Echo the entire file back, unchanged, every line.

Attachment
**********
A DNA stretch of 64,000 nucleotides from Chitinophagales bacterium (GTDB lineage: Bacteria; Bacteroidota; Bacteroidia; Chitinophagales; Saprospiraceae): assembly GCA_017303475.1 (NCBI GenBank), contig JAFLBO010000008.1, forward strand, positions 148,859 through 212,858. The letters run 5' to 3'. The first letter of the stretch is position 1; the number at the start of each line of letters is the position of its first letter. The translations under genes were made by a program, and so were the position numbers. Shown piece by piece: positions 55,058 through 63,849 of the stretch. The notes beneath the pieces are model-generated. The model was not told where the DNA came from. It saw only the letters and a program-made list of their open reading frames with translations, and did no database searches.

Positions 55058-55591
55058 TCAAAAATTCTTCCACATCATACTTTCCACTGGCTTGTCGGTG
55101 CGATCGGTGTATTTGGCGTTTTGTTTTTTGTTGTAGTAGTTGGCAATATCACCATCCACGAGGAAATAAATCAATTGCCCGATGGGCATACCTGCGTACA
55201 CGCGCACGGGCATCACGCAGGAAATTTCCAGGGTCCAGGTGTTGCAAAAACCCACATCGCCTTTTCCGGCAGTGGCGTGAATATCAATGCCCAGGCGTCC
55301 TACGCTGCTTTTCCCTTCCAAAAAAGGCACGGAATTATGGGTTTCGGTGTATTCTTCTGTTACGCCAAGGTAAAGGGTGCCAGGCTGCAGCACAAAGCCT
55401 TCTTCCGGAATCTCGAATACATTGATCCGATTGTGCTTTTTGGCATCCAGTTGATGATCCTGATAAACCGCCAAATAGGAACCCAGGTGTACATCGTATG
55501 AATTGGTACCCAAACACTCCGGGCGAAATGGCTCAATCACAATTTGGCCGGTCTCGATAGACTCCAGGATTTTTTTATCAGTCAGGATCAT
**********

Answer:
A DNA stretch of 64,000 nucleotides from Chitinophagales bacterium (GTDB lineage: Bacteria; Bacteroidota; Bacteroidia; Chitinophagales; Saprospiraceae): assembly GCA_017303475.1 (NCBI GenBank), contig JAFLBO010000008.1, forward strand, positions 148,859 through 212,858. The letters run 5' to 3'. The first letter of the stretch is position 1; the number at the start of each line of letters is the position of its first letter. The translations under genes were made by a program, and so were the position numbers. Shown piece by piece: positions 55,058 through 63,849 of the stretch. The notes beneath the pieces are model-generated. The model was not told where the DNA came from. It saw only the letters and a program-made list of their open reading frames with translations, and did no database searches.

Positions 55058-55591
55058 TCAAAAATTCTTCCACATCATACTTTCCACTGGCTTGTCGGTG
55101 CGATCGGTGTATTTGGCGTTTTGTTTTTTGTTGTAGTAGTTGGCAATATCACCATCCACGAGGAAATAAATCAATTGCCCGATGGGCATACCTGCGTACA
55201 CGCGCACGGGCATCACGCAGGAAATTTCCAGGGTCCAGGTGTTGCAAAAACCCACATCGCCTTTTCCGGCAGTGGCGTGAATATCAATGCCCAGGCGTCC
55301 TACGCTGCTTTTCCCTTCCAAAAAAGGCACGGAATTATGGGTTTCGGTGTATTCTTCTGTTACGCCAAGGTAAAGGGTGCCAGGCTGCAGCACAAAGCCT
55401 TCTTCCGGAATCTCGAATACATTGATCCGATTGTGCTTTTTGGCATCCAGTTGATGATCCTGATAAACCGCCAAATAGGAACCCAGGTGTACATCGTATG
55501 AATTGGTACCCAAACACTCCGGGCGAAATGGCTCAATCACAATTTGGCCGGTCTCGATAGACTCCAGGATTTTTTTATCAGTCAGGATCAT